But if the mains are not locked, the downward frictional force acts for a much shorter period. This allows the ball’s surface to continue to accelerate longer, generating more ‘overspin’ before it leaves the stringbed, resulting in much higher rpm.

So strings that can ‘snap back’ do generate more topspin, but it has nothing to do with how fast the mains snap back when you pull down in them with your fingers.
Great explanation, thanks!

I think a lot of people see the ball and string bed as a furry sphere being brushed up upon by only the frictional forces of a flat plane of interwoven strings. But when you see what actually happens to the ball at impact, it might change how you consider the deformation, compression, rate of expansion, etc. of the ball and stringbed (in addition to friction) in determining the speed of rotation of the ball after impact.


This is a flat impact, but it gives you an idea of what’s really happening to the ball when it gets hit. The strings don’t simply brush and roll the ball. They compress it into a disk, then the massive inner air pressure surge, plus the rebound forces of the deformation of the strings and ball, all act to launch the ball while the frictional forces are simultaneously doing their thing to the “pancaked” ball.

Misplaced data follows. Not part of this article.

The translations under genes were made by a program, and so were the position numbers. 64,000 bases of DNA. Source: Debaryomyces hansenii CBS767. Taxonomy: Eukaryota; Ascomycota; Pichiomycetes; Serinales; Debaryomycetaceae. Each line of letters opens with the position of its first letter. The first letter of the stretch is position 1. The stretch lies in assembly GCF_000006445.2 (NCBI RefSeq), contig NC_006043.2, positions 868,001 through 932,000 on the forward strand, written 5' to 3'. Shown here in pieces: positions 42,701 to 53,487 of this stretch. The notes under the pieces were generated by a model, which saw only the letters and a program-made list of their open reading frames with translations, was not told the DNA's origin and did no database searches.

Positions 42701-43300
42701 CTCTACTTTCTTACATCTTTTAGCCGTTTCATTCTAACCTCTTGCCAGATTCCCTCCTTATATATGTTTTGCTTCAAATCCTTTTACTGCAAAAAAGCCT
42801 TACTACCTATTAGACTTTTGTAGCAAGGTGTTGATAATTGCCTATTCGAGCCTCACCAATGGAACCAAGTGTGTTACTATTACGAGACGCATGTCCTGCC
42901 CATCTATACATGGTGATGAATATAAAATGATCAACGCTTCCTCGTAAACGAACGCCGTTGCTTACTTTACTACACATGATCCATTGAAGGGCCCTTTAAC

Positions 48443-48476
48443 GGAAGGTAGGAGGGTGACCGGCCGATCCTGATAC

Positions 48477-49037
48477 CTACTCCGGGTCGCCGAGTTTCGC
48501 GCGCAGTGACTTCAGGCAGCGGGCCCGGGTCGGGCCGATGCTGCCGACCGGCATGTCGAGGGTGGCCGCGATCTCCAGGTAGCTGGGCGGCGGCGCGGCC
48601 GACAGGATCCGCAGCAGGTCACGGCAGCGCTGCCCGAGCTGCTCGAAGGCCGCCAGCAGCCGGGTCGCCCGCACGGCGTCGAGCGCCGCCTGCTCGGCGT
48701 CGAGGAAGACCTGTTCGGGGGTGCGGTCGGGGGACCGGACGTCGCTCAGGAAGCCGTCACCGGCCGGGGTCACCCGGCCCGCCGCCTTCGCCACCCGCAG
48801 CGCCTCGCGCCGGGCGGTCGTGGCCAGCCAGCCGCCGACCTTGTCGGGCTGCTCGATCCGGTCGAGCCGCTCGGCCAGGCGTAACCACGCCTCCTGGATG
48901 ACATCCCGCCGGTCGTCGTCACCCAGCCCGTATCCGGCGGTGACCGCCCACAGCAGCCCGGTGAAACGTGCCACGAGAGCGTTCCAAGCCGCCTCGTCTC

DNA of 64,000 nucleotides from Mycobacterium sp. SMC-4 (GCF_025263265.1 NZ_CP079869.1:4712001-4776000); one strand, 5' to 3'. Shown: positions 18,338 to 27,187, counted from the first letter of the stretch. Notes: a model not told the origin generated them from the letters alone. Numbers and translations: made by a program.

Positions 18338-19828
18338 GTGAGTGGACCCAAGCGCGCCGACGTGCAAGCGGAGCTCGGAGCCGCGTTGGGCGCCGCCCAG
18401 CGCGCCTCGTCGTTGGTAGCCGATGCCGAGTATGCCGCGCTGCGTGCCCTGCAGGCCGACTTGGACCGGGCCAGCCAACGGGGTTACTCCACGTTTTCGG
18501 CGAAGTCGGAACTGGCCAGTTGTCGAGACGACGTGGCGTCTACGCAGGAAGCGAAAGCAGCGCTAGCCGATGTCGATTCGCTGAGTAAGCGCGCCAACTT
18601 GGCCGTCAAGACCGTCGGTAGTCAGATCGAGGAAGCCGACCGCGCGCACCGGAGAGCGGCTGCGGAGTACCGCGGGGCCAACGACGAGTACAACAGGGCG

We all see the end result when we actually hit, but there’s really a whole lot going on under the hood.
 
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Watch:

At about the 0:05 mark, there’s a great example of “this is not how materials work”. Here in slow mo, Fed’s racquet appears to be quite flexible. Now, try to distort your racquet with manual forces (by hand) to the same degree and let me know how it turns out for you. It’s almost as if the racquet has different “tolerable range of distortion” properties under the conditions of a high speed ball impact as compared to say “being placed in a vice and slowly bent”, but yeah, that’s just silly.